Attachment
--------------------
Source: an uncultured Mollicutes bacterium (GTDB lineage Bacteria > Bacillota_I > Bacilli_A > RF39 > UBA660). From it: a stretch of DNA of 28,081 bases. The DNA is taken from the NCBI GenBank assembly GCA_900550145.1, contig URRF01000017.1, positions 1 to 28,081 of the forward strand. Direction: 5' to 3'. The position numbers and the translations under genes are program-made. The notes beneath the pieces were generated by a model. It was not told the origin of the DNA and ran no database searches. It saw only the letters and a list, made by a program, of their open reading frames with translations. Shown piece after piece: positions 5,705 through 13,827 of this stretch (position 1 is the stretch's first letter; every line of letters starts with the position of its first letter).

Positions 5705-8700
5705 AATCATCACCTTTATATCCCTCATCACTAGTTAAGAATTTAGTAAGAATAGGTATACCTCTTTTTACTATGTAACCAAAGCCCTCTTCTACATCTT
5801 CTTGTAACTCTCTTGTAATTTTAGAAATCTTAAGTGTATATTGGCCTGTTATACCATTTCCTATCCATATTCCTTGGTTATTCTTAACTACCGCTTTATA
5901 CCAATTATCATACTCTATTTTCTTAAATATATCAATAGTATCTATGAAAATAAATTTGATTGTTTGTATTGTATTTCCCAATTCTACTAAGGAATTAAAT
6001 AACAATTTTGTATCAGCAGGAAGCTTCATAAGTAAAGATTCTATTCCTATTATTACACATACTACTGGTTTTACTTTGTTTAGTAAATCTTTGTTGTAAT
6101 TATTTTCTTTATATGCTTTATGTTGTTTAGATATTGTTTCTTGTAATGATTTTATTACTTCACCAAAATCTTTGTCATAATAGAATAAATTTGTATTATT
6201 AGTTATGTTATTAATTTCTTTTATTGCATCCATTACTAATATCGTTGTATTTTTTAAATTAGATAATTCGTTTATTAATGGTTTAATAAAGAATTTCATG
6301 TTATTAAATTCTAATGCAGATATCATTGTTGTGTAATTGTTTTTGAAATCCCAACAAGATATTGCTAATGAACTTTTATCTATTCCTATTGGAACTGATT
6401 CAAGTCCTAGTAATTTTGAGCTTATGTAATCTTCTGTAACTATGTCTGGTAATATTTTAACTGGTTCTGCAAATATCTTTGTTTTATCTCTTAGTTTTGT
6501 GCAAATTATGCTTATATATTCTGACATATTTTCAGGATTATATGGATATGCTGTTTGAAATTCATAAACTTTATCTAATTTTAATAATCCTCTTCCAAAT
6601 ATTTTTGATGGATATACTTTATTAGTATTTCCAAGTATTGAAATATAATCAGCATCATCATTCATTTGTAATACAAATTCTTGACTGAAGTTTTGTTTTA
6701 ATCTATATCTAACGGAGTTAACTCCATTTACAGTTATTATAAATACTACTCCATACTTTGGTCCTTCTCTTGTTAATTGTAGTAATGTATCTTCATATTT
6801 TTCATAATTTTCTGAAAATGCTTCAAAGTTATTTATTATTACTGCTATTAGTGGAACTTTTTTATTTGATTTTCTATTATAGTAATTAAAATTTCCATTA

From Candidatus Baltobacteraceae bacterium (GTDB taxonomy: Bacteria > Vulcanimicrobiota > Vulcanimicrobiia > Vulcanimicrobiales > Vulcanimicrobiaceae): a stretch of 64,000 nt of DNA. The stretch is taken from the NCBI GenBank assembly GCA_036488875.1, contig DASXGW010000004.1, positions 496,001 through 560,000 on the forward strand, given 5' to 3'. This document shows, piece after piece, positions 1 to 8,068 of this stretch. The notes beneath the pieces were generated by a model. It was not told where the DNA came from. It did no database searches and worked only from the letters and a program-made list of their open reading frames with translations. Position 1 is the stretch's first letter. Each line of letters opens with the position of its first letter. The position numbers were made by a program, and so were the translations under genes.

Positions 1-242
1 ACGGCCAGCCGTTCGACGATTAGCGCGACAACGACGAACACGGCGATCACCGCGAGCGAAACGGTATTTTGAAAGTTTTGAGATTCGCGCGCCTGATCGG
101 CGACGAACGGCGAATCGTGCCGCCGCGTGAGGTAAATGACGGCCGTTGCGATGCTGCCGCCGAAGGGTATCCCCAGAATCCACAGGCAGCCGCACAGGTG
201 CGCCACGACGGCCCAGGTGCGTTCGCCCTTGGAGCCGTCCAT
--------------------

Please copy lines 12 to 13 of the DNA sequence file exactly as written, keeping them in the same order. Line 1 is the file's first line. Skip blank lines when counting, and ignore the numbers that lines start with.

6601 ATTTTTGATGGATATACTTTATTAGTATTTCCAAGTATTGAAATATAATCAGCATCATCATTCATTTGTAATACAAATTCTTGACTGAAGTTTTGTTTTA
6701 ATCTATATCTAACGGAGTTAACTCCATTTACAGTTATTATAAATACTACTCCATACTTTGGTCCTTCTCTTGTTAATTGTAGTAATGTATCTTCATATTT